After reading Tariq Nelson’s latest entry and the subsequent critique, I was inspired to do a little search on resources out there for Muslims with problems. A few Muslims have issues with bloggers who talk about problems in our communities on the web. The argument is that non-Muslims who have a deep antipathy towards Muslims and Islam will use that information against us. Or somebody interested in Islam may be dissuaded after reading a horror story. Authors like Tariq Nelson and Umar Lee believe that by talking about taboo subjects we can begin to address issues that are swept under the rug only to fester. For example, both Tariq and Umar have warned new Muslims about the dangers of stranger marriage. Yet, there are trolls who visit sites looking for negative coverage about Islam. My blog has been used in such a way. At the end of August, I wrote In the Muslim World, a brief reflection on aspects of the “Muslim World” that fall short of Islamic ideals. An ex-Muslim site linked to my page. I received so many hits through this site. My entry confirmed the negative views that some people had about Islam, Muslims, and Arabs. For those people, my blog confirmed that Islam was a messed up religion. But they really missed the point.
I opened the blog by asking:
What does it mean being in the Muslim world? Does it mean that a society is more Islamic? Does the percentage of Muslims make a difference? What about the percentage of women who cover and men who wear big beard and long thobes? What happened to all those traits we’d hear about in khutbas about the Ummah being an exemplary community, the best of peoples, etc…etc…
After my little rant of complaints I closed by saying:
Being in the Muslim world means being thankful that you meet up with old college friends who will take care of you and make sure your stay is as comfortable as possible. It means you are thankful for the rare and random acts of generosity from those Muslims in the Muslim world who truly exemplify the beauty of Islam—Sadaqa and Karamah.
On any of the ex-blogger sitesI didn’t find anyone exploring my final line, “those Muslims in the Muslim world who truly exemplify the beauty of Islam.” I found that really dissapointing. But then again, here were people who were once convinced that Islam was the Truth. Now they are convinced it is NOT the Truth. So, the clearly they would disregard anything that I have to say that shows that Islam is still True for me. Besides, I don’t think that blogs are the best forums for debating religious matters, let alone politics.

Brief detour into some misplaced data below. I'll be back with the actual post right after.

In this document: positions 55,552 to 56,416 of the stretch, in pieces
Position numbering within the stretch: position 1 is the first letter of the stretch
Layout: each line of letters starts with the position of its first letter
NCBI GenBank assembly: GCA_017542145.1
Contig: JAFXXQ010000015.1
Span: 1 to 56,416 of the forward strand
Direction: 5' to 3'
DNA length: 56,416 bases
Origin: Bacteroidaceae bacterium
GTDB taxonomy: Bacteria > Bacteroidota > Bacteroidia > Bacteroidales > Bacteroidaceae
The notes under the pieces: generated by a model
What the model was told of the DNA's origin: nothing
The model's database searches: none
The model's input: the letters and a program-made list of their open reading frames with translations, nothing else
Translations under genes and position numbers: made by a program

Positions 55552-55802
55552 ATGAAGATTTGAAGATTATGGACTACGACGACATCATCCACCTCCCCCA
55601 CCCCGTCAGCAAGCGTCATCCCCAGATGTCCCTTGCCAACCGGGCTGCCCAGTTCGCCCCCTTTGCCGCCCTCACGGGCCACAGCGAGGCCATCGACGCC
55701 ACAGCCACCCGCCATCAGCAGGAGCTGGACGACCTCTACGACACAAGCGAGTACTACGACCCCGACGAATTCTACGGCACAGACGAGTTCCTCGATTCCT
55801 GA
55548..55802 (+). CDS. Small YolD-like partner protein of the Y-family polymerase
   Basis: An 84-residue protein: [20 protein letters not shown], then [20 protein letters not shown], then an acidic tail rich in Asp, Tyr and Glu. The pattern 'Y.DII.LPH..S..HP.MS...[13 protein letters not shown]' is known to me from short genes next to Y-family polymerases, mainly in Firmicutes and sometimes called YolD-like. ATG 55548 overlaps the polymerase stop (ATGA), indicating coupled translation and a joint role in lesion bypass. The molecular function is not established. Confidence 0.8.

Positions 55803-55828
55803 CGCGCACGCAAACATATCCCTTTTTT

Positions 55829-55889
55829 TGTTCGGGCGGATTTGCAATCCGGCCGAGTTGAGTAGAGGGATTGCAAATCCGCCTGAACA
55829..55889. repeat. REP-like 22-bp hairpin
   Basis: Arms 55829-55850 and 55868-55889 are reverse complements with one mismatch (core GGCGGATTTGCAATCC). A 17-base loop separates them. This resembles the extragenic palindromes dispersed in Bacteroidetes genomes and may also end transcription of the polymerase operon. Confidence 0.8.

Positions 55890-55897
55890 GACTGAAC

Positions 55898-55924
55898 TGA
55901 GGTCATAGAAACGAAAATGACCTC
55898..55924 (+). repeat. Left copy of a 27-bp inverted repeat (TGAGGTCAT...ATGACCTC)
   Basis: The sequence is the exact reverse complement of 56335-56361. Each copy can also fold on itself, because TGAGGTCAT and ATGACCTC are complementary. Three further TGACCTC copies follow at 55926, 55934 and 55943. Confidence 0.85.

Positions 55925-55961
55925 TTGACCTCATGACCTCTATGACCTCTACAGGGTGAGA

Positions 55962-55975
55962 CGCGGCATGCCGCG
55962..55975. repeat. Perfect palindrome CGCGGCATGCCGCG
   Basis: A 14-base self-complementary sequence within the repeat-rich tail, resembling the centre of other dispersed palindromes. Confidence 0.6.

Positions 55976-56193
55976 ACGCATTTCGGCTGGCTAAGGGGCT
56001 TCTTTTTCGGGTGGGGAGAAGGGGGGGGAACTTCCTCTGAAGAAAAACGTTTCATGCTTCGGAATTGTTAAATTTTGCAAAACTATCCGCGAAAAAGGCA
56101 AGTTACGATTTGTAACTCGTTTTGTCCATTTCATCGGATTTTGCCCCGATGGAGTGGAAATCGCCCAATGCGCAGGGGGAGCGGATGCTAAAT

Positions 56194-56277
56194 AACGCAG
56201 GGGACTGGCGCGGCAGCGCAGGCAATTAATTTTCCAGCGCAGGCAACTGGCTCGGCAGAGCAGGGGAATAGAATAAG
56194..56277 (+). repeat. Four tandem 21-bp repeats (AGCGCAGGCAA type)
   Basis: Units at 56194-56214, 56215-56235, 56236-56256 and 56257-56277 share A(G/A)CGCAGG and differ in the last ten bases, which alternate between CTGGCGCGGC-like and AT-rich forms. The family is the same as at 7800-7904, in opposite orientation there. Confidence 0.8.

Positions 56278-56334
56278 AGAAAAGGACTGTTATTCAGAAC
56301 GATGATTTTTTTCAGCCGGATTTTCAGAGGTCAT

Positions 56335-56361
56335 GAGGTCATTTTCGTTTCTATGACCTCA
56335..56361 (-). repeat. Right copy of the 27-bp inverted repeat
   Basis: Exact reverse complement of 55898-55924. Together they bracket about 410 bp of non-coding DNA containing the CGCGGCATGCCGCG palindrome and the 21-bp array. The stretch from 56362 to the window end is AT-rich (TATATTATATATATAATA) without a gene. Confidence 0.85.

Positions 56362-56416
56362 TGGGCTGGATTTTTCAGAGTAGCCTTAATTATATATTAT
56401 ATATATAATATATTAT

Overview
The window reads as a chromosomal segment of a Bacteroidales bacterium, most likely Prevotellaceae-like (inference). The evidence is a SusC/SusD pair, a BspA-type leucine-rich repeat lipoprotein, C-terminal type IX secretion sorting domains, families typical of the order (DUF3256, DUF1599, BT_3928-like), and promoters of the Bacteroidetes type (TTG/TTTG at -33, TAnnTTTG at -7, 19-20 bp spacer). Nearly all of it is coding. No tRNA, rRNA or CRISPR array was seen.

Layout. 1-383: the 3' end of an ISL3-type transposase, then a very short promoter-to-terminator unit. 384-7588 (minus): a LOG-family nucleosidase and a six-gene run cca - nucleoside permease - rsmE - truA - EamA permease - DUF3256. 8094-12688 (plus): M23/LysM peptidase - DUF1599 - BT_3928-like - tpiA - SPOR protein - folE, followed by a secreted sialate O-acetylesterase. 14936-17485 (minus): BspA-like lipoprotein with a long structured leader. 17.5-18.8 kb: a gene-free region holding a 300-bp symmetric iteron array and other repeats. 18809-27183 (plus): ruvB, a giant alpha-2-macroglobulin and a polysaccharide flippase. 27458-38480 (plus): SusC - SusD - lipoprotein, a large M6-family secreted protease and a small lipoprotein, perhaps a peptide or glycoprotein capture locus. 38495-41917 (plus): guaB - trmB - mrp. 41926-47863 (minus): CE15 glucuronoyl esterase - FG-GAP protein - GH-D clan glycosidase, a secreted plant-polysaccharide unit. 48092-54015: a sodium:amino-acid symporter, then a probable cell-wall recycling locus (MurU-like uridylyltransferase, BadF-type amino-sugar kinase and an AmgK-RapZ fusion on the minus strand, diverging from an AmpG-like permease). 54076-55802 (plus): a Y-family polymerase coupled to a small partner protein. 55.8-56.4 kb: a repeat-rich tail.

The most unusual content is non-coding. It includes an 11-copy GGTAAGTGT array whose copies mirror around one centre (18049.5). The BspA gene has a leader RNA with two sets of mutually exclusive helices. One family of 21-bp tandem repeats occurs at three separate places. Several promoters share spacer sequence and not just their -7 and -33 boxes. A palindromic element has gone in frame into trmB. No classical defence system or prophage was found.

Over the past few years I have had to think about the positives and negatives of blogging. After brief foray into public blogging, a friend expressed negative views about blogging. She said it opened me up to all sorts of people making judgments about me. Yes, I get frustrated with some of the comments. There are lots of judgmental people. I suppose I am one myself, even though I’d like to say I am more critical than judgmental. I think about the value of writing in this medium frequently. Years ago, I thought I would use short stories as a medium to inspire or explore difficult issues. That’s when I had all the pretentions of an aspiring author. Graduate school really humbles you….
I’m not just trying to gain a platform to air my gripes. I’m not seeking any self-aggrandizement. I’m writing about the struggle of a seeker, the struggle to surrender, the struggle to hold on to the rope of Allah. I didn’t want to wait to write about it once I had arrived at some summit point. Instead, I wanted to write about it from the trenches, the troughs, the lows. Maybe I’m on some slow climb. Maybe I’m going around in circles. I wanted to write because so many people feel alone in their struggle in some isolated paths. I felt alone. But hearing voices out there, even when you are going it alone feels better than struggling, confused, through the silence. Tinding a network of Muslim thinkers made me feel less isolated. And through blogging I found friends. Literally, I found lost friends. They have carried me when I had no strength.
These individuals who have demonstrated the beauty of Islam, generosity and hospitality.
8 thoughts on “Why blog as a Muslim, when privacy is so important?”
Interesting, you have a God-Given talent for writing and defining yourself. There are a lot of women who would love to find people like yourself. Keep up the good work!
Ma sha Allah. I, for one, have always found your posts to be thoughtful and reflective, as well as passionate and searching. What else should good writing be?
There are indeed those who feel it is wrong to discuss problems. There are those who feel it is essential. Personally, I favour discussion over silence, for the simple reason that for many, silence means isolation.
In my own blogging I have certainly experienced the difficulties, the ‘what’s the point’ moments. However, for me, blogging is just another means to an end: conversation, dialogue, or on a deeper level sohbet (suhbah). That is, it is merely another means of connecting with others, and thus ultimately, with Allah.
We live in strange times, it seems. There are many who are judgemental, there are many who are negative. Of course, sometimes judgement and criticism are necessary, for how else are we all to find a way through? But, in many internet ‘debates’ we are faced not so much with thoughtful and caring critique, but with the hateful violence of selfish tongues. This is why, for my part, I focus so strongly on topics which inspire me (and so, insha Allah, others too I hope), as well as on those which topics which remind us all of the high ethical standards that Islam demands of Muslims.